Our house would become a base and Rex and Mae would arrive, disappear, drink exotic British beer in towns we had never visited and then return to tell us all about it. Very occasionally with some of the aforementioned beer….. We loved having them to stay. On one occasion Rex decided he would have a day out. He took a train from Newcastle to Kent, to find a pub where he could drink Spitfire ale near the Shepherd Neame brewery. For those uninitiated in UK geography, this is a trip so long that it would usually involve engaging the services of a travel agent. Rex did it in a day and as I remember returned late in the evening appearing to have had a marvelous time.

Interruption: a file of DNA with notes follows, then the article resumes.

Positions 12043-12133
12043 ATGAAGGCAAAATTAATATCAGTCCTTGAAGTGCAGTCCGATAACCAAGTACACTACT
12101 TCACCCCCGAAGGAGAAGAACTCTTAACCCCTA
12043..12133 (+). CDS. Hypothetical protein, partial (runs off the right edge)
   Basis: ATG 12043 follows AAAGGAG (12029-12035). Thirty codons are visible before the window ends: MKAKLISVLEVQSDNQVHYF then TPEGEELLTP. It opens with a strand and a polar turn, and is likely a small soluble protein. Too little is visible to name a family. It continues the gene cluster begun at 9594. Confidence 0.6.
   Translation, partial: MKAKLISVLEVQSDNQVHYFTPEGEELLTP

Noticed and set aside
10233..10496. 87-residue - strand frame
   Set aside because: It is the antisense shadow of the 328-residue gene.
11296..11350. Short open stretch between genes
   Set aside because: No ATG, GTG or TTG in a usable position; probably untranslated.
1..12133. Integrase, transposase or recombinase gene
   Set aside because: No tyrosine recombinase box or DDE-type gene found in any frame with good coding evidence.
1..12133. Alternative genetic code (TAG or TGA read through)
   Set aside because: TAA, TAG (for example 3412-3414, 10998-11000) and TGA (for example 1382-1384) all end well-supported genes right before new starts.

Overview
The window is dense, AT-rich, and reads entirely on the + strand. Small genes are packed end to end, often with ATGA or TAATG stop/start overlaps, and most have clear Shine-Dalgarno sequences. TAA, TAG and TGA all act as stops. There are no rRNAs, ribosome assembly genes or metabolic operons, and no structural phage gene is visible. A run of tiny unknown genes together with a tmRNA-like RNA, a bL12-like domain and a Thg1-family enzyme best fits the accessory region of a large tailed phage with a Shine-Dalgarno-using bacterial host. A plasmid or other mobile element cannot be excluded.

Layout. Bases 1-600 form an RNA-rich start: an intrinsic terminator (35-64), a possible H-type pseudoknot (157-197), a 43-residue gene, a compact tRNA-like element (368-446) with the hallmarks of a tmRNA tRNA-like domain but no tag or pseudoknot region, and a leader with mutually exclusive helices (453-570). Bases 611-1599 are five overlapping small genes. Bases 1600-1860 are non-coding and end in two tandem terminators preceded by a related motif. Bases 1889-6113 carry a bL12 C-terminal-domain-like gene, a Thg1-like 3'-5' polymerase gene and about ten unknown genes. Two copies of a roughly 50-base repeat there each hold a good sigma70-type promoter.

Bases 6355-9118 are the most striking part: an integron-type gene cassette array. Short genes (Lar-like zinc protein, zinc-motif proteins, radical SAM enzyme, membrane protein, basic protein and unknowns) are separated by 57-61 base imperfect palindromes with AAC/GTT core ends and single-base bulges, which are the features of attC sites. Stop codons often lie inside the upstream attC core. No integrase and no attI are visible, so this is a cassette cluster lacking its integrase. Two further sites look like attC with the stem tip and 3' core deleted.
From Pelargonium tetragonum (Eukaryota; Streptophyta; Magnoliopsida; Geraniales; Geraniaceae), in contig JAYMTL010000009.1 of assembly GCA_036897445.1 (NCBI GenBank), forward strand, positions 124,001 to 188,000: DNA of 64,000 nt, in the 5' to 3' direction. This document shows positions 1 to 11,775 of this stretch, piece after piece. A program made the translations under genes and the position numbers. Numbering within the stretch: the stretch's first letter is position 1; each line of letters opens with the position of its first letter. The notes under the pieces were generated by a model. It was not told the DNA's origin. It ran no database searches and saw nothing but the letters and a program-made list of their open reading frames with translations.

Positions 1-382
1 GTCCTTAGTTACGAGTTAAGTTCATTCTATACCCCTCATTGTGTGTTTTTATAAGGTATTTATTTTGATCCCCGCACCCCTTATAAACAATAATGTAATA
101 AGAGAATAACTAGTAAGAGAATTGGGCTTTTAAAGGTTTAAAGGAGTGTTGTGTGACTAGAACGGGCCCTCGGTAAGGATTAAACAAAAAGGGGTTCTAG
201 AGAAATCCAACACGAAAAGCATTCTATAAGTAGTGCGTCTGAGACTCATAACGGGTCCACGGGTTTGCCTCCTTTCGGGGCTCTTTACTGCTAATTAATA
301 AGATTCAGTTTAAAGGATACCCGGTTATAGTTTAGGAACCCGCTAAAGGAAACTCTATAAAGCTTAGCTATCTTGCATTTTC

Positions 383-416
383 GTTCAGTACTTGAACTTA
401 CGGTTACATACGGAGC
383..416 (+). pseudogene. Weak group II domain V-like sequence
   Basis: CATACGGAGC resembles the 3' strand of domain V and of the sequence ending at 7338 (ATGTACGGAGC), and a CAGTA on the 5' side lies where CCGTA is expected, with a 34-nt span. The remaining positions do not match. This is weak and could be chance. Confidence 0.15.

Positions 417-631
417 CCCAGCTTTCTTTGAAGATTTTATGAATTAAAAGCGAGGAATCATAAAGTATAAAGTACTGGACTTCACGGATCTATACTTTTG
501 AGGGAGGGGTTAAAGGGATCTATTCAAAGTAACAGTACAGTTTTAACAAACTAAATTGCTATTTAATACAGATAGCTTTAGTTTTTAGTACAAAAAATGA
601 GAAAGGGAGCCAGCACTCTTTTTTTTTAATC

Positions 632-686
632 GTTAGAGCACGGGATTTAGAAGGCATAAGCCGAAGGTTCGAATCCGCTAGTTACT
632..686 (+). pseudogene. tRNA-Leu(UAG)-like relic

As Kirsty’s career developed, Rex and Mae opened their home to her for periods of warm weather training when she needed to escape a British winter. They seemed to take great pleasure in her successes and were the perfect foil when things didn’t go quite so well! Selection for two Olympic Games and success at two World Championships followed and the kindness and support they offered were an integral part of this. They were key links in ‘Team Wade’. By this stage we also had a young family to consider and our visits must have been like some sort of cyclone arriving. Our friendship, like all great friendships do, seemed to seamlessly change from one dynamic to another. Underpinning it all was that indefinable thing which brought us together. We laughed, we shared – I am hearing Rex’s belly laugh guffaw in my head as I write this – and even if we hadn’t seen each other for a couple of years, within minutes things would be back to ‘normal’. This is a precious thing and we are privileged to have experienced this in our life.